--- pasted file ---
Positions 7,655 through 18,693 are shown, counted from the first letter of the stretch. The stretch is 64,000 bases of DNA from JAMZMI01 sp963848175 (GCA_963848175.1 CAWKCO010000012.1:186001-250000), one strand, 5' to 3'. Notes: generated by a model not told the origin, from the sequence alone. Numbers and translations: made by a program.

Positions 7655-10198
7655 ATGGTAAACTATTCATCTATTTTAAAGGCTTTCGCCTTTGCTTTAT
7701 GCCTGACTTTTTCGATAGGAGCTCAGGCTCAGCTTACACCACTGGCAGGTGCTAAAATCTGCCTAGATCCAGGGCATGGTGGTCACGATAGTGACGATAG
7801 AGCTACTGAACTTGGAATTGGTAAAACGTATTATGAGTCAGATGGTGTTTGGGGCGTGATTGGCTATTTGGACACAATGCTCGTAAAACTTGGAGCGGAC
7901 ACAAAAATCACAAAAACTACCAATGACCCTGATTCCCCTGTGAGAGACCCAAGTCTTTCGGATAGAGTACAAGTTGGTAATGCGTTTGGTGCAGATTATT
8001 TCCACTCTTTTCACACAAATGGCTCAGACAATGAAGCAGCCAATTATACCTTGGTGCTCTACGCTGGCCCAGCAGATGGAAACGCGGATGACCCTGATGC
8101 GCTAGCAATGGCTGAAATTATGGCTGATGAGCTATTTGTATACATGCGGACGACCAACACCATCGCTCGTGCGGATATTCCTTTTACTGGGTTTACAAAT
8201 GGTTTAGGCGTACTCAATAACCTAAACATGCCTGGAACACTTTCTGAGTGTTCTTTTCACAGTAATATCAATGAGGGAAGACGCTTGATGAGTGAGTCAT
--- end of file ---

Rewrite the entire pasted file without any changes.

Positions 7,655 through 18,693 are shown, counted from the first letter of the stretch. The stretch is 64,000 bases of DNA from JAMZMI01 sp963848175 (GCA_963848175.1 CAWKCO010000012.1:186001-250000), one strand, 5' to 3'. Notes: generated by a model not told the origin, from the sequence alone. Numbers and translations: made by a program.

Positions 7655-10198
7655 ATGGTAAACTATTCATCTATTTTAAAGGCTTTCGCCTTTGCTTTAT
7701 GCCTGACTTTTTCGATAGGAGCTCAGGCTCAGCTTACACCACTGGCAGGTGCTAAAATCTGCCTAGATCCAGGGCATGGTGGTCACGATAGTGACGATAG
7801 AGCTACTGAACTTGGAATTGGTAAAACGTATTATGAGTCAGATGGTGTTTGGGGCGTGATTGGCTATTTGGACACAATGCTCGTAAAACTTGGAGCGGAC
7901 ACAAAAATCACAAAAACTACCAATGACCCTGATTCCCCTGTGAGAGACCCAAGTCTTTCGGATAGAGTACAAGTTGGTAATGCGTTTGGTGCAGATTATT
8001 TCCACTCTTTTCACACAAATGGCTCAGACAATGAAGCAGCCAATTATACCTTGGTGCTCTACGCTGGCCCAGCAGATGGAAACGCGGATGACCCTGATGC
8101 GCTAGCAATGGCTGAAATTATGGCTGATGAGCTATTTGTATACATGCGGACGACCAACACCATCGCTCGTGCGGATATTCCTTTTACTGGGTTTACAAAT
8201 GGTTTAGGCGTACTCAATAACCTAAACATGCCTGGAACACTTTCTGAGTGTTCTTTTCACAGTAATATCAATGAGGGAAGACGCTTGATGAGTGAGTCAT